Wouldn't work as well, because the differences between members of the same evolutive branch are too strong to name them the same when scientific study is a purpose. The main problem is, as Chronix (I believe) mentioned some tens of pages ago, that you are assuming that taxonomy studies advanced the same way in their world as ours; however, the key difference that when a Pokémon evolves its structure can vary completely (Bronzor, Clamperl, to mention some examples) means that while in our world we classify down to the species as the item of "least significant difference", in their world each evolutive stage is the item of "least significant difference" as well. That's why, I'd guess, we went with "branchux stageis" naming schema instead. So I'd stay with that scheme for binomial names; it just doesn't strike me that their scientists would rationally choose a schema like ours.
It is called metamorphosis. A tadpole/caterpillar/leptocephalus are the same species as the frog/butterfly/eel they turn into. The objective of taxonomy (and cladistics) is to classify species, and changing species as something grows up, well, doesn't make much sense. True, we don't have to assume taxonomy evolved in the same way as it did in the real world, but, c'mon, all this is an attempt to make the series seem biologically more realist. You cannot say that species change if, as it is seen in most articles, evolution is not glowing white and changing shape, but it is something more gradual.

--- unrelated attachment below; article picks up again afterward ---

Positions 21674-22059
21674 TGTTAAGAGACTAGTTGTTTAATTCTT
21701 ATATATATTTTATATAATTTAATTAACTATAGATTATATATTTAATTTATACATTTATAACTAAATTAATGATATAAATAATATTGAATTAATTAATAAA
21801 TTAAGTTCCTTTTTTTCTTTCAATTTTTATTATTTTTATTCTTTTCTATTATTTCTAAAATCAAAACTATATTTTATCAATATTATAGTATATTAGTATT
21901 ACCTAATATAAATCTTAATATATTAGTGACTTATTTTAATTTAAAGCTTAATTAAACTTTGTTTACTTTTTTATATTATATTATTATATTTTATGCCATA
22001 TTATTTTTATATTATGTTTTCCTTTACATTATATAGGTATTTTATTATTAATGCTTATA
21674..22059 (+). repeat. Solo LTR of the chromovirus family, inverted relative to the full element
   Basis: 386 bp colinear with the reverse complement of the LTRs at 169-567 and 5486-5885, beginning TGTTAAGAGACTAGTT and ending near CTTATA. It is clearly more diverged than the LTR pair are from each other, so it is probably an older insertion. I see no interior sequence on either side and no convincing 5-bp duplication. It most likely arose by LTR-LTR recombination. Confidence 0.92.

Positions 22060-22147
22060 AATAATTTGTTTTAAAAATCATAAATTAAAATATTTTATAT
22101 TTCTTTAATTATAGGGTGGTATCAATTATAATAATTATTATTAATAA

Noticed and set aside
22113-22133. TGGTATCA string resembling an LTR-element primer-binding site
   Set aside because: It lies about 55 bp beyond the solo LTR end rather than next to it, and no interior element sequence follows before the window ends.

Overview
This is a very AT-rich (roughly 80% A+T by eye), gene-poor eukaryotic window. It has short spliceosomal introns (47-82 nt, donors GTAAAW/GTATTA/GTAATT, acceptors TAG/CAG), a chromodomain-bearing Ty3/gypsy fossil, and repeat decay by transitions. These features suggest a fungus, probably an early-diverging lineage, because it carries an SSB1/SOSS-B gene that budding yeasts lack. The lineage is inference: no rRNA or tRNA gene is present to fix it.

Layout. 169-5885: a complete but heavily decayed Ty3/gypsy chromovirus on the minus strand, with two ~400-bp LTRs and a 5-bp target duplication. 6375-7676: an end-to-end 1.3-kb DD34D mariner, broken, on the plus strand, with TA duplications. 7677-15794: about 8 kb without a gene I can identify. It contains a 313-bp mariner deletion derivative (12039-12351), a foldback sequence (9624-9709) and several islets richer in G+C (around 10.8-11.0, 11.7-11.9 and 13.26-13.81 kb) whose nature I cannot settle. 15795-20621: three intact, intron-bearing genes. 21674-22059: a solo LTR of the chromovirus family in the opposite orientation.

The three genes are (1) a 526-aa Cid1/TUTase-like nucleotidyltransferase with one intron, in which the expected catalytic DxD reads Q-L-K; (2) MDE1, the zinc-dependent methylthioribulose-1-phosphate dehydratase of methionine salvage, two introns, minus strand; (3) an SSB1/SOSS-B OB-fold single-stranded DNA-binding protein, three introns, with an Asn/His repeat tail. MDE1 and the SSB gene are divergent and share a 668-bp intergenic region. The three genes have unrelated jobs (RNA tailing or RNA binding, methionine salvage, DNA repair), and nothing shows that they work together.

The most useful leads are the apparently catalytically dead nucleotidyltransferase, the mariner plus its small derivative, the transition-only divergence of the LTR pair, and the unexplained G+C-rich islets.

What species is a flowering Oddish with a widening mouth and the beggining of what will be 2 arms, then? If they are separate species, it is taxonomy even more awkward that what we have over here.
The different stage names, are more like common names for different stages of development. I see no reason to wreck taxonomy arround them, if it has to be used.
As for Egg groups, they overlap, you can belong to different ones, and have quite different Pokemon inside them, yet there are also similar things that do not belong in the same. No way that thing is an equivalent of genus. I'd say egg groups have compatible reproductive systems, but pretty much that's it.
edited 15th Nov '10 11:09:06 PM by Eriorguez